I know many of you are worried about spoilers. This review will be very light on them to preserve the experience of seeing Star Wars: The Last Jedi for the first time. But let’s begin with what you really want to know: Star Wars: The Last Jedi is awesome. I laughed. I cried. I screamed and cheered so much that my throat went raw, and I left the theater on a high of exhilaration.
Now, let’s fill in some details.
The Last Jedi picks up right where The Force Awakens left off. Rey (Daisy Ridley) has sought out Luke Skywalker (Mark Hamill) in hopes of turning the tide of the Resistance’s war against the Empire and Supreme Leader Snokes (Andy Serkis). Meanwhile, General Leia (Carrie Fisher) and her forces are on the run from General Hux (Domhnall Gleeson) and Kylo Ren (Adam Driver). Poe Dameron (Oscar Isaac) gets plenty of dashing screentime in this thread, and Finn (John Boyega) awakens from his coma in time for a side-quest with a courageous maintenance worker named Rose (Kelly Marie Tran). Other colorful new characters are portrayed by Laura Dern, who is radiant, and Benicio Del Toro, whose signature quirk was born to be in a Star Wars movie.
Writer/director Rian Johnson was handed the keys to the one of the coolest franchises in cinema history, and he’s made an epic adventure destined to have fans exultant. The screenplay shows a great care for the saga’s longest-running characters, meaning Luke and Leia feel wonderfully familiar, yet never stale. In her final Star Wars performance, the late Fisher is fiery as ever, yet regal, and all around glorious, whether she’s smirking at headstrong Poe or urging her fellow rebels to dare to hope. Meanwhile, Hamill’s long-awaited return to the franchise is suitably spiked with bravado, pathos, humor and the smug smile that makes a cameo at the best possible moment.
Those who grumbled over The Force Awakens feeling structurally like a New Hope reboot will be happy to learn Johnson’s no longer retreading or playing it safe. The Last Jedi expands the cinematic world of Star Wars, introducing a telling new location. More crucially, he answers a big question fans have been asking since the introduction of Rey. With both, he has cracked open a brave new path for this franchise that I’m sure you’ll see plenty of speculation pieces about in the coming weeks.
Johnson seems to have devotedly studied the response to The Force Awakens, for there’s great care in crafting the continued stories of Rey, Kylo, Finn and Poe. It’s not only their courage that is tested, but their hope, vanity and motivations, urging each to pivotal realizations. Johnson offers some fun fan service as well, giving a winking scene to Poe/Finn shippers, and plenty of fuel for Rey/Kylo shippers. Basically, The Last Jedi is exploding with moments that will have fans cheering and squeeing.
The new wave of Star Wars stars is divine. Wielding her staff or a lightsaber, Ridley is stalwart and inspiring. In moments of inner conflict, she is vulnerable and riveting. Driver pushes the wrathful Kylo to new corners of angst and ambition, and lights up the screen with the fire in his eyes. Boyega is once more a winsome wonder, bounding about the galaxy with a boyish charm. And Isaac is once more a delicious blend of cocky, sexy and funny, offering new depth as his roguish rebel pilot learns a hard lesson in heroism.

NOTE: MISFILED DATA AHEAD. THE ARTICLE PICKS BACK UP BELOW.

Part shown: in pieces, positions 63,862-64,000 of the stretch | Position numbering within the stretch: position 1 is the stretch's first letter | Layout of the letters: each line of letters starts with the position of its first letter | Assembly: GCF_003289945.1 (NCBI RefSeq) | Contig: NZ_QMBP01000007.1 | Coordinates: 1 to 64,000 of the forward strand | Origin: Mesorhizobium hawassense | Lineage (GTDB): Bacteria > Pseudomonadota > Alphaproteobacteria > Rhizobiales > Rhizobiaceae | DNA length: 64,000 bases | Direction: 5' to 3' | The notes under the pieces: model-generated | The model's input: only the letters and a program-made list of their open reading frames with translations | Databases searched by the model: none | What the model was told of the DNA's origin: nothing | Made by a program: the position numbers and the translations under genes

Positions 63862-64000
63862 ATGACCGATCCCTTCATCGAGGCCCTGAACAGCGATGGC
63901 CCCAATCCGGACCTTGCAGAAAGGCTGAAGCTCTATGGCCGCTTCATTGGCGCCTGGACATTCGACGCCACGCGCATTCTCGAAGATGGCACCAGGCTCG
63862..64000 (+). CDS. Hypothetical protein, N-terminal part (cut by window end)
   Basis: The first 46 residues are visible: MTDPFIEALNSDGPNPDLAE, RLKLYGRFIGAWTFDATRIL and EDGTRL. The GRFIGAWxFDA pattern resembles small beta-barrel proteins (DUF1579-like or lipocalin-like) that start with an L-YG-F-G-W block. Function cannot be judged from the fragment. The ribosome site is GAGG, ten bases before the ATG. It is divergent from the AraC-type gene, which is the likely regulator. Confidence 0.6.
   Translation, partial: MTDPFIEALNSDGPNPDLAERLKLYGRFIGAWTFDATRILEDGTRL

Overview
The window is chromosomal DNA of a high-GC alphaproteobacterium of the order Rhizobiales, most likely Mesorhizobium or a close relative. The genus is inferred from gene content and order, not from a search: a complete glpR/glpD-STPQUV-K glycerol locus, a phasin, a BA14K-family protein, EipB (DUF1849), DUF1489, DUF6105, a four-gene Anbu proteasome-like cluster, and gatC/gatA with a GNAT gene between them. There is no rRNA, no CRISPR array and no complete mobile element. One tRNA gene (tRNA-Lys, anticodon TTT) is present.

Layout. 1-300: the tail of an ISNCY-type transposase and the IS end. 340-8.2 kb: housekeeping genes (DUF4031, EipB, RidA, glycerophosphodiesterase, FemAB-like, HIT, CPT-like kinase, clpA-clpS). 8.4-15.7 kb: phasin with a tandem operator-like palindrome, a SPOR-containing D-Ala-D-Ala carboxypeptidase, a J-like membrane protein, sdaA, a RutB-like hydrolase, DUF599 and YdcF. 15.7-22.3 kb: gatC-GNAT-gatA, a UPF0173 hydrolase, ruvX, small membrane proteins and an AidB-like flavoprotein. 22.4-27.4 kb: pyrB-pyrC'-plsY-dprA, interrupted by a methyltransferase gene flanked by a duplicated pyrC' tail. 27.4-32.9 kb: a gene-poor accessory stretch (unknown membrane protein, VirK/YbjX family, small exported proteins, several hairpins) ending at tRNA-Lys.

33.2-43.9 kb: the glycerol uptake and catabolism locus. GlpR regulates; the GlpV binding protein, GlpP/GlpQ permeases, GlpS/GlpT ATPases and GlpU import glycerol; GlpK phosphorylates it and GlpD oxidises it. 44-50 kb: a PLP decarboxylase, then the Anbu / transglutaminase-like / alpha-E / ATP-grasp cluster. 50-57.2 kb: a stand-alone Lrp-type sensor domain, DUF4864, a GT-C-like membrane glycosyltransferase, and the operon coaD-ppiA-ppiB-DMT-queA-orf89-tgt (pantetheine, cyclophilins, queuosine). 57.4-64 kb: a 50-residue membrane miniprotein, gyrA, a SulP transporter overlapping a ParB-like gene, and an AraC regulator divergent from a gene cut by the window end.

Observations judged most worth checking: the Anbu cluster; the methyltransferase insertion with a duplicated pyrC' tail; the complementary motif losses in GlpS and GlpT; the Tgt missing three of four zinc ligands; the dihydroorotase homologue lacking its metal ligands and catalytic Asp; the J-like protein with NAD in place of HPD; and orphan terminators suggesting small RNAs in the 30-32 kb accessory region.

Johnson’s savvy writing does right by the characters we love, and pushes them to new places, both thrilling and disturbing. The performances of a sprawling and compelling cast make each moment sing, and John Williams’ bombastic, classic themes make our pulses race to their rhythm. That Johnson has delivered breathtaking action sequences on top of all this means The Last Jedi is true to the very best of the Star Wars legacy.
There’s a special magic when you’re seated in a movie theater packed with an audience giddy to experience a film. There’s a sense of joyful reverence in the air, and through watching the film, you become one. Together you gasp. Together you cheer. Together, you drop jaws at the wonders spilling forth before you. As a critic, I go to a lot of movies, and this sort of cathartic community experience is rare. But I felt it at Star Wars: The Last Jedi, where the audience throbbed as if we shared the same heartbeat.
Every action sequence in this movie is outstanding, from the opening spaceship battle, to a beautifully choreographed Kylo/Rey fight, and the spectacular ground war on a planet where kicked up dirt looks like sprays of blood. (It’s very a clever way to get the impact of gore without incurring the censorship of the dreaded MPAA!) But there’s a single moment where Johnson knows he has you in the palm of his hand. As it plays out, the sound drops out. Gone are the sound effects of lasers and tearing metal. Gone is the cry of our beloved characters. Gone is John Williams’ booming score. It’s silence on screen, and all you’ll hear are the gasps and whimpers of the audience around you, awed by the majesty before them.
Last night once I walked out of the screening, someone dared me to find a fault in The Last Jedi. I’m sure they exist. No movie is truly perfect. But this morning, as I reflect on what I witnessed, I am only in awe.
Written and directed by Rian Johnson, Star Wars: The Last Jedi hits theaters December 15 and stars Mark Hamill as Luke Skywalker, Daisy Ridley as Rey, John Boyega as Finn, Adam Driver as Kylo Ren, Oscar Isaac as Poe Dameron, Andy Serkis as Supreme Leader Snoke, Domhnall Gleeson as General Hux, Gwendoline Christie as Captain Phasma, Anthony Daniels as C-3PO, Lupita Nyong’o as Maz Kanata, Benicio Del Toro as ‘DJ’, Kelly Marie Tran as Rose Tico, Laura Dern as Vice Admiral Amilyn Holdo, and the late Carrie Fisher as General Leia Organa.